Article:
The present invention can be used to secure executable content. Consider the present invention being used in a remote access environment. Outside parties often can access a distributed directory through a call-in service or through the Internet. Unless the caller satisfies the authentication requirements from the security system, the caller will generally be granted the limited access rights of an anonymous user. If, however, the caller is properly authenticated, the caller could access executable content stored as a value in an object. As such, executable content is conveniently available through remote access, and at the same time the executable content remains secure from hackers or other intruders.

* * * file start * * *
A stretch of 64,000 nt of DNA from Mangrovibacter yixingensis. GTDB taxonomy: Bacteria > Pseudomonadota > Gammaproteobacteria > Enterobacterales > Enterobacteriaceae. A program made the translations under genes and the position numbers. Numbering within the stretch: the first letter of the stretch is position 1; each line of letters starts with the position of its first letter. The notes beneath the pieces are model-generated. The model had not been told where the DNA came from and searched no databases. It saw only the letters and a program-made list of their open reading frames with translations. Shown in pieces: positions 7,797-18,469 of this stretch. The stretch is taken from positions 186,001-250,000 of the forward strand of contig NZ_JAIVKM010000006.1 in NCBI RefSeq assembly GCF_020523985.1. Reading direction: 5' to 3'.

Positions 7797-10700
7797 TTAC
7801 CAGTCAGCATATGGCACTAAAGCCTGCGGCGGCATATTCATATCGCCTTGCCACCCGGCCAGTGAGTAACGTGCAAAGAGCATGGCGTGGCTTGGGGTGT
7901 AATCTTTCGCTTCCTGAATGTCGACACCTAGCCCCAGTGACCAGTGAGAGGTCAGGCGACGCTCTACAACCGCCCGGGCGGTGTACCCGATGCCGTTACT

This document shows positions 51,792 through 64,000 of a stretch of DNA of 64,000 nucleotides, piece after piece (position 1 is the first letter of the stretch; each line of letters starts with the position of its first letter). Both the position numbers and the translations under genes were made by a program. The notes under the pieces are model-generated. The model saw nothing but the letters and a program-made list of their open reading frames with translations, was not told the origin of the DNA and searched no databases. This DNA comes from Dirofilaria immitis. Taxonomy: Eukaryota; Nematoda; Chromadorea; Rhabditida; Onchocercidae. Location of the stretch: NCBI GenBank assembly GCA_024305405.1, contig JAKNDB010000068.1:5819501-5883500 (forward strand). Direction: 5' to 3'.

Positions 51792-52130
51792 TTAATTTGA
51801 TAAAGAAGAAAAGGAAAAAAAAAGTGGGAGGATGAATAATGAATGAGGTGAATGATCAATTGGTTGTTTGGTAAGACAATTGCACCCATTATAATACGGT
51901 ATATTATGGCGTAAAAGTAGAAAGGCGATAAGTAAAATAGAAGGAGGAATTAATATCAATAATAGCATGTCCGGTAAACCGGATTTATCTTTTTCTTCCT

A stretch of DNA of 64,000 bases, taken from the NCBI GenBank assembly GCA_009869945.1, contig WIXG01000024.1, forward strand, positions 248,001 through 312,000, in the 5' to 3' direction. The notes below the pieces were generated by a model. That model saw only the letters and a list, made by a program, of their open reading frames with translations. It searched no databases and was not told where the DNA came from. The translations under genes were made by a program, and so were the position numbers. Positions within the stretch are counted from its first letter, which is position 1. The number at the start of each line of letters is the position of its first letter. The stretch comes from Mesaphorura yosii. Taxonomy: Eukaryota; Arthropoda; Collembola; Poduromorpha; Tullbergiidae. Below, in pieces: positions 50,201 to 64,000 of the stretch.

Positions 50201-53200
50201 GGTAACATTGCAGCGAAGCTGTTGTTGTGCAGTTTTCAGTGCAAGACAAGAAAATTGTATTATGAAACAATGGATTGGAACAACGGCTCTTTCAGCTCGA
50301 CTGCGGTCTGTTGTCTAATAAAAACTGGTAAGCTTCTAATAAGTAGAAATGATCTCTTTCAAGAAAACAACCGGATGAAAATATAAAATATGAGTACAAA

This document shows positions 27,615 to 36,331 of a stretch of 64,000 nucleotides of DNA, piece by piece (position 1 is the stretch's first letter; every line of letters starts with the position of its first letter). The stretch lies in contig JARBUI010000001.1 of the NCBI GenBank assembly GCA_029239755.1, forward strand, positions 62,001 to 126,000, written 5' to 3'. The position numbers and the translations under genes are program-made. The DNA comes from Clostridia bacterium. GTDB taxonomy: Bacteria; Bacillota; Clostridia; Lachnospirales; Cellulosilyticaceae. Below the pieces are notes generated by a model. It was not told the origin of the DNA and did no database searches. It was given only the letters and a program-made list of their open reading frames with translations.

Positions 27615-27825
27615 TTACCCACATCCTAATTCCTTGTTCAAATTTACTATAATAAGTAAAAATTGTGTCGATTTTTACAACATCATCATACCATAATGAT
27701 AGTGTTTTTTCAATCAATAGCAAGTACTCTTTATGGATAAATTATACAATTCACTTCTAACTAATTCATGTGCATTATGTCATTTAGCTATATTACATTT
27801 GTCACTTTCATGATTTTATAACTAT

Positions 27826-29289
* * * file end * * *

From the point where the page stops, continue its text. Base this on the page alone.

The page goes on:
Security aside, the present invention can additionally enhance the functionality and utility of the distributed directory. Instead of being passive storehouse for information, albeit a secure and robust storehouse, the present invention could transform the distributed directory into a flexible and powerful object oriented system. Using the present invention, objects within the distributed directory will have properties, methods and events. Properties refer to the data stored as values in the object attributes. Methods refer to predefined actions that can be requested for the object to perform. These actions would be the executable content stored as a value with the object. Events refer to an object being able to receive a signal that an event has occurred, which could then trigger an appropriate method. Breaking from the paradigm of separating data from the program, the present invention would integrate the data and the implementation into the same object. In this object oriented framework, the distributed directory could become a self sustaining management utility. Taking the present invention as step further, other object oriented qualities such as polymorphism, inheritance and encapsulation could be added to provide even more flexibility and power to the distributed directory.